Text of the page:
5. Adding Component Selections to the Assembly View
In this chapter, we will walk through adding a component from the preview viewer to the total assembly.
- Managing the assembly tree nodes
- Tracking selected components
- Swapping components of the same type
Tracking component selections in a Map to add to the build
From our HTML template, we can see that there are several buttons for working with our bicycle build and assembly of selected components. In this section, we will focus on the "Add to Build" button. Since we expect this button to exhibit some behavior when clicked, we will set up an onclick event listener in our setEventListeners() function from earlier.
The first thing we will want to do is ensure that we even have a selected component to add to the build. If no component has been selected yet (by clicking on a model thumbnail), we should inform the user to make a selection first. We can determine if a selection has been made or not by checking to see if any of the class variables relating to model selection have been defined (these variable are set when a user clicks a thumbnail to make a selection).
Assuming a component selection has been made, we want this selection to be added to an overall "build" profile, which will track each particular component selection for each component category in the build. For example, if a frame has previously been added to the build, we cannot add another frame and have two frames in the build, rather, we would need to replace the previous frame selection with the new one. The same concept applies to the fork, wheels, etc.
To track our build selections, we will make a Map and use the _componentType category as the key and the _selectedComponent choice as the value. When we "add to build", we will update this Map. We will also require the user to start by selecting a "frame" component, since all other components will attach to the frame. Remember to declare a new Map in your constructor, so we can populate it when the "Add to Build" button is clicked.
In your constructor...
In your setEventListeners() function...
Organize the assembly tree so the children of the root node represent each component type and its selection
In HOOPS Communicator, when the model structure is ready, there is an absolute root node for the Model class that all other nodes stem from. In our component preview viewer, we simply added a node off this root node, and loaded the model to that node without much more thought. In this viewer, we will create a node off the root node for each component type. When a new component selection is made for that component type, we will load that model into its appropriate child node (with the absolute root being the parent). If there is no component type child node yet (it was the first selection of a particular component type), we will create the node. To determine whether a node exists yet or not, we will assign node names when creating the nodes, and check against them.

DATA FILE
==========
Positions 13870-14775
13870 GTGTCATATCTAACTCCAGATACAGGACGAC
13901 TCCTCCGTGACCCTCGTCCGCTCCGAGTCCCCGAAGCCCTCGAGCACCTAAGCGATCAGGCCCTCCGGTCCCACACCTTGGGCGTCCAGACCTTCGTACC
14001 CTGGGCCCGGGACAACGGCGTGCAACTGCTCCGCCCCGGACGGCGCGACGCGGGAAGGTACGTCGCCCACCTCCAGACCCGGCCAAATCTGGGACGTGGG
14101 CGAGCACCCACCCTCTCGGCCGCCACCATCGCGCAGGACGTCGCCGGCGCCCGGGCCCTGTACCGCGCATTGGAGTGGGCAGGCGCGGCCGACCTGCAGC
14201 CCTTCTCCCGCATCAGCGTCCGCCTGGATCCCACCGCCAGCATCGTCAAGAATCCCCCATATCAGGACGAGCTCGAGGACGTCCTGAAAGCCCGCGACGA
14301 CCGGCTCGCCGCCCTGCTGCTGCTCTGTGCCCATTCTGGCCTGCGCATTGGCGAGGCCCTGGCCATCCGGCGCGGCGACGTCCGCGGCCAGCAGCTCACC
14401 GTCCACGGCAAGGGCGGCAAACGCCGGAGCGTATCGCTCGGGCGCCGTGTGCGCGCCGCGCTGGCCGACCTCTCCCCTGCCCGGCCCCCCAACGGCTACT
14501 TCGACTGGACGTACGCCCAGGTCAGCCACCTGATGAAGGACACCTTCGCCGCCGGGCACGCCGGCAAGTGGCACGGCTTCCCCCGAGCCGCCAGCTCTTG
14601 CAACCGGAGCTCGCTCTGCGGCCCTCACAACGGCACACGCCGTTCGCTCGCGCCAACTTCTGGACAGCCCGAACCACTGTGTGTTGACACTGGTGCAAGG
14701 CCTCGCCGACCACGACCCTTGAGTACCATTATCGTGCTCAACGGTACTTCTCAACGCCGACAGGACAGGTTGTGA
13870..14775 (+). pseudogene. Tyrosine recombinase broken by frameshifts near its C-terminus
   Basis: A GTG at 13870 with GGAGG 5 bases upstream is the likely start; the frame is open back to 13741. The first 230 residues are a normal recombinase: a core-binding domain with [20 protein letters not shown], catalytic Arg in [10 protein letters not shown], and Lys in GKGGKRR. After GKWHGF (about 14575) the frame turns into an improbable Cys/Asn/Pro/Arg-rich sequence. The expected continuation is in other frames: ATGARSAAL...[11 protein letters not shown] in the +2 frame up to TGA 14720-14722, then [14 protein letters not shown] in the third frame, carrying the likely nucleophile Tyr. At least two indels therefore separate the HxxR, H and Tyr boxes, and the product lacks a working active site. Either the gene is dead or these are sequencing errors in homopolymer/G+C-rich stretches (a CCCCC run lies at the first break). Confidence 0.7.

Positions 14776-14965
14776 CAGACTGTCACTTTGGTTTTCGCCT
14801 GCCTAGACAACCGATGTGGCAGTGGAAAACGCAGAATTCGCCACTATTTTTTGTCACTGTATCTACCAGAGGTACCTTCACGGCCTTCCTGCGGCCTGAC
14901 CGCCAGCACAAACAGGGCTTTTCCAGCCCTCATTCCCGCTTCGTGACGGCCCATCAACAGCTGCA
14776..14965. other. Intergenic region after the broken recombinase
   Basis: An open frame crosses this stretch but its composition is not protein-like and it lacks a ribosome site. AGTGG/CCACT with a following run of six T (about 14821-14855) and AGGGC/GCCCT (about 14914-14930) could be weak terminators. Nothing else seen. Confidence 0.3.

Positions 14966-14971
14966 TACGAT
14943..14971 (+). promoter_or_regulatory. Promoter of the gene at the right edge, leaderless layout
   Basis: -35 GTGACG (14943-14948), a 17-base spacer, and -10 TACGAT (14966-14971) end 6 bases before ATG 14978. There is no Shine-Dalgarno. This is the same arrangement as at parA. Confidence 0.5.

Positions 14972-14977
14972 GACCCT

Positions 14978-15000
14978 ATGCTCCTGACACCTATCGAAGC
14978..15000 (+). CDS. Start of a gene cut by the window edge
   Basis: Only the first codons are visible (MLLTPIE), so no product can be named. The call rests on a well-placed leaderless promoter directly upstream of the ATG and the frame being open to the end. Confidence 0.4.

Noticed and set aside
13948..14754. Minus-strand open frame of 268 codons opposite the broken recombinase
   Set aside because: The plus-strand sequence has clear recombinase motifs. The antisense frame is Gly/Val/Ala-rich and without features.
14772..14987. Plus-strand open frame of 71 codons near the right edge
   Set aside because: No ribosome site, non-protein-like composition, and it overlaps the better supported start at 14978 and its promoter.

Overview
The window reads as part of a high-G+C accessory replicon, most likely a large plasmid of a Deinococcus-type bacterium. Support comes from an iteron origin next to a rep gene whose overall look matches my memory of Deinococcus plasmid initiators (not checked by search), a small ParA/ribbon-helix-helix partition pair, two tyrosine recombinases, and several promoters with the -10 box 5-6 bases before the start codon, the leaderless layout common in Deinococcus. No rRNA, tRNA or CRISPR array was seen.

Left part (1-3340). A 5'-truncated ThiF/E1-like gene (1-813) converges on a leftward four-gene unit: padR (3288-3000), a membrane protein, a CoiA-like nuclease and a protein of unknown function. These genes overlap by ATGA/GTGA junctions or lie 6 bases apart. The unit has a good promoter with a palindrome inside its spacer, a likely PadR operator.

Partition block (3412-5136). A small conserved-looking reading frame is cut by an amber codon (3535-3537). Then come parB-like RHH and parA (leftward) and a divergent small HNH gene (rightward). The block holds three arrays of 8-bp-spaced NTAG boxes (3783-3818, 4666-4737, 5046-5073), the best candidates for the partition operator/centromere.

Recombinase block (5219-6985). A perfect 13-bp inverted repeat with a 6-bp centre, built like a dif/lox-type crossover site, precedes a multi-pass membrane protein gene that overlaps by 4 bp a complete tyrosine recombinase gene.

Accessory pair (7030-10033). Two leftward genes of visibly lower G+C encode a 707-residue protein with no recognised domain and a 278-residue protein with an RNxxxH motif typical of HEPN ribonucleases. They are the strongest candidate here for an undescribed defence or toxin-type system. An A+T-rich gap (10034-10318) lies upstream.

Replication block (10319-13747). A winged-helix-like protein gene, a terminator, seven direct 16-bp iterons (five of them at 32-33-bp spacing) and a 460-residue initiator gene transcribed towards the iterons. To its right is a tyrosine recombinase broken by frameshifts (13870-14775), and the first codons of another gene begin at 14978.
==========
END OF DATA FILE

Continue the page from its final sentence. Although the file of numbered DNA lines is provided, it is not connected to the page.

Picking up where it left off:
Let's walk step by step how to handle this.
First, we determine the name of the node from the _componentType value. We will also gather all children of the absoluteRootNode so we can compare the names of these children to our local node name. If there are no children, and the user has selected a frame, then this is the first selection. Create a new node using the node name and load the selected component into this node.
If the length of children is not zero, we need to query the children node names to see if the node we want to load into already exists. If it doesn't, create the node.
If the node exists, we note its nodeId, delete the node, then recreate the node with the same nodeId and name. Then load the model into this node. We will store any calls that return promises in a promise array (the reason for this will be clear in the next chapter). If we were to just simply load the model using the existing nodeId, it would append the model as a child, rather than replace the model.
The last item we must incorporate in this callback is to update the DOM with our selections in the Configuration Details pane. Our element IDs were assigned so we can do this with one call for any component type.
If you run your application, load and add a component from each component category to your build, you will see the selections populate in the configuration details and the model part brought into the main assembly viewer. However, you will also notice our individual parts, which come from different modelers and sources, are added with their own transforms and with no relation to each other. We will address this in the next section.